During exploration of the PDF file, heart variation of this cadaver was detected. The tricuspid valve was located anterior to the mitral valve in the inferior and left views, whereas the tricuspid is known to be right to the mitral [3]. In other words, the heart was rotated clockwise in the inferior prospect. The rotation also resulted in the pulmonary valve that was left to the aortic valve rather than anterior to it. Also, the personal variation was related with the unusual course of the right coronary artery (Fig. 4).

Shin_04.tif

Figure 4. A horizontal sectioned image in the inferior view (top left) that is overlapped either by the surface models of valves (top centre) or by those of coronary arteries (top right). Semitransparent surface models of the bones and valves in the anterior view (bottom left) and in the left view (bottom right).

Using advanced software (Acrobat 9.0 Pro Extended; Adobe Systems), the surface models in the PDF file could be sectioned to show the colour-filled images. Consulting to the colours on the planes, labelling on the corresponding sectioned images could be performed without further consideration (Fig. 5). Also, with various quantification functions of the software, size of structures, such as diameter of vessels, could be measured on both 3D models and 2D planes.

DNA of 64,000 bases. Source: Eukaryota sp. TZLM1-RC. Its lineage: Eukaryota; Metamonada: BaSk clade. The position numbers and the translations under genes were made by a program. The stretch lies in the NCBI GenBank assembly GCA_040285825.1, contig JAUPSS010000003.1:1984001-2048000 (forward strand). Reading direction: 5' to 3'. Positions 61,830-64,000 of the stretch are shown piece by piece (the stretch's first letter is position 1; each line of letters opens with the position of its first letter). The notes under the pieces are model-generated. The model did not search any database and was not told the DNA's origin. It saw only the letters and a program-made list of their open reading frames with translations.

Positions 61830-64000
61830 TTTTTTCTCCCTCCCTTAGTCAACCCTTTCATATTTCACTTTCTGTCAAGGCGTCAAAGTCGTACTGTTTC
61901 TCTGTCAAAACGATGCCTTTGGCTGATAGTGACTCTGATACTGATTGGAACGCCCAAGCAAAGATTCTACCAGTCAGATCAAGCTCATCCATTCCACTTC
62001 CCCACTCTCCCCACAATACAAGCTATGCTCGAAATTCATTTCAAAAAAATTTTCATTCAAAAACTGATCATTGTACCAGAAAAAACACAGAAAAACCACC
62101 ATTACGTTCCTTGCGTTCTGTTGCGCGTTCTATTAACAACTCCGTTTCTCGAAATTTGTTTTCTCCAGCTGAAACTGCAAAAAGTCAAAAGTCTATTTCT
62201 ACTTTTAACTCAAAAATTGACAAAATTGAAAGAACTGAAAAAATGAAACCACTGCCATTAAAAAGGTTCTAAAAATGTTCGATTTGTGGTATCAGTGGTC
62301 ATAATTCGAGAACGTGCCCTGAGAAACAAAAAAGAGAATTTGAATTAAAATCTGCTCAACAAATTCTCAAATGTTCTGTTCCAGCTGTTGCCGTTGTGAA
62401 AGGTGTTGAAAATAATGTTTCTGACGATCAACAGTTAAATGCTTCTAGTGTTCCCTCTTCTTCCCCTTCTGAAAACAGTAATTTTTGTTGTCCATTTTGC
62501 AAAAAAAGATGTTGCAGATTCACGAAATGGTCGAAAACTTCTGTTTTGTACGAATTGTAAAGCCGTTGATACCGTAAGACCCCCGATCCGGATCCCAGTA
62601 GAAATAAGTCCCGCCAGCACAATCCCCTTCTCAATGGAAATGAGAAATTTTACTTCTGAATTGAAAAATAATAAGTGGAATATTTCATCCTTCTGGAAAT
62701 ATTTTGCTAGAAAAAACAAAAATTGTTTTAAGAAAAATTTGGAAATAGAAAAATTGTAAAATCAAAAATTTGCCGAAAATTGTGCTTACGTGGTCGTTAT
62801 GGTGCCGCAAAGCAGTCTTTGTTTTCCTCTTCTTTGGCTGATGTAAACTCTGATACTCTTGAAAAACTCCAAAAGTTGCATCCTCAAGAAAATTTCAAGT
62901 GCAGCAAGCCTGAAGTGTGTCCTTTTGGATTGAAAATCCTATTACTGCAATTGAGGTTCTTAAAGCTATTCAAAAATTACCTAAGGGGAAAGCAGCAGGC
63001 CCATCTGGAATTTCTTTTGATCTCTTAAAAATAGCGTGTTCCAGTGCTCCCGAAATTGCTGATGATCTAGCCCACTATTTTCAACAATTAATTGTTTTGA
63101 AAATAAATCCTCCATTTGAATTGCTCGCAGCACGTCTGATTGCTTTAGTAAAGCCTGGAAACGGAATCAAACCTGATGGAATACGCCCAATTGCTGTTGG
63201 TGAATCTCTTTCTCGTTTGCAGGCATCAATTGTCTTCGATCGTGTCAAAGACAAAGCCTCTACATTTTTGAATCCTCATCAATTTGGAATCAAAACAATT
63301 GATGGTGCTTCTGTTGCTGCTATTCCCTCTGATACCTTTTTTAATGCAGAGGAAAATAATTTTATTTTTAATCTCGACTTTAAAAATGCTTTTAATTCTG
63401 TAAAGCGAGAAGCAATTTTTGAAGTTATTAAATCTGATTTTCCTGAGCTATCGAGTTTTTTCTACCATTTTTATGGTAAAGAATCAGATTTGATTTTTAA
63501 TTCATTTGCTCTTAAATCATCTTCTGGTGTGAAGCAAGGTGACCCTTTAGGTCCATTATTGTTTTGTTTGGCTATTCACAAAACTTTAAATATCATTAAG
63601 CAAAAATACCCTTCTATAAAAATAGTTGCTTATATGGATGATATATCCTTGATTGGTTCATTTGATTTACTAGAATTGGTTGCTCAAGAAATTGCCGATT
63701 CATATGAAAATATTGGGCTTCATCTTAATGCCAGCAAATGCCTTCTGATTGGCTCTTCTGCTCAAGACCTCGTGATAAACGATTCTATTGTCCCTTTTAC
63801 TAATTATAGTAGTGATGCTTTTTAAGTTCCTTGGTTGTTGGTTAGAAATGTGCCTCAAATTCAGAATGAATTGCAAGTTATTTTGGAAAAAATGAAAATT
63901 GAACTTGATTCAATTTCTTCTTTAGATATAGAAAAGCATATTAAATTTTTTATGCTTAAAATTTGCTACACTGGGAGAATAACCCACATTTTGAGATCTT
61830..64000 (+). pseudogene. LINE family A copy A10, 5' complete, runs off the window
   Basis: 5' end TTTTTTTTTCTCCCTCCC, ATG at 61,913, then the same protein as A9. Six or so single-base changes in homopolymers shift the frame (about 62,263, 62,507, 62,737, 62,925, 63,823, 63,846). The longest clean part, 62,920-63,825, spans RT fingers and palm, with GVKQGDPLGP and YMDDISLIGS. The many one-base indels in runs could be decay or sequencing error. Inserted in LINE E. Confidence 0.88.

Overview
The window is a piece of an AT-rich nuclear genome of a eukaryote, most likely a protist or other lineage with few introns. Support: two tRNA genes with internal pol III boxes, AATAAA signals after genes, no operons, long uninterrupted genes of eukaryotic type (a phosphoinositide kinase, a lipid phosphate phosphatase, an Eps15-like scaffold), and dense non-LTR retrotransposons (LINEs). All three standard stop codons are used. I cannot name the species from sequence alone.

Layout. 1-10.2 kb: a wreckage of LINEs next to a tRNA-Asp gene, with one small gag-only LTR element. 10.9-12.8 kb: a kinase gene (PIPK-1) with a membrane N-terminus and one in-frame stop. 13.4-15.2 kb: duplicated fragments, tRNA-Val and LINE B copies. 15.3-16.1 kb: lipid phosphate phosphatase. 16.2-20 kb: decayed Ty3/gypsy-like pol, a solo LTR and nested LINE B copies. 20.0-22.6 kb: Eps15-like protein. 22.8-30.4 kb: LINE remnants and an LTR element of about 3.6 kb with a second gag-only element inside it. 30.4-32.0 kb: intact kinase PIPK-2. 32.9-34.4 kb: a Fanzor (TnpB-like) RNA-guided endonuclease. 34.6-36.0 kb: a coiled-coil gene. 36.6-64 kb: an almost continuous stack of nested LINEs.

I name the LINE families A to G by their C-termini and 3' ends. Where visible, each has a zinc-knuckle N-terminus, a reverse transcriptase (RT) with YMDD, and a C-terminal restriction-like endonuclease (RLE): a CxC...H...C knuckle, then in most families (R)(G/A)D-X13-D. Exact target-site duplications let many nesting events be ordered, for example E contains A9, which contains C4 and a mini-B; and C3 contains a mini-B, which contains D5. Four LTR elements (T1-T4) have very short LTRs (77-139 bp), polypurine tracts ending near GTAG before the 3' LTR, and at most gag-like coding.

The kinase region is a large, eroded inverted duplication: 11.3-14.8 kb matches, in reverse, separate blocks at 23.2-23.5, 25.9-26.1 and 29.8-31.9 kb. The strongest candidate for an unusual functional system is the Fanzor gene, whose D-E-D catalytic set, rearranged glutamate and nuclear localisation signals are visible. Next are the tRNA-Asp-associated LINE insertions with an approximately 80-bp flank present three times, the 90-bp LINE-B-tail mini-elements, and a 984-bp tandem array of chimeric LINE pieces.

Shin_05.tif

Figure 5. Colour-filled images of heart structures (left column) and corresponding sectioned images, which are annotated (right column) in the horizontal (A), coronal (B), and sagittal (C) planes.

DISCUSSION

Photoshop has been the principle software used for delineation on the sectioned images, due to the capability of the program to manage colour data [5]. This popular software has been preferred by the Visible Korean laboratory [12], the Chinese Visible team [15] and others [2, 14]. The Visible Korean team has carried out the next procedure, surface reconstruction, using assorted software, most recently 3D-DOCTOR version 4 (Able Software, Lexington, MA, USA) [6, 7, 11, 13].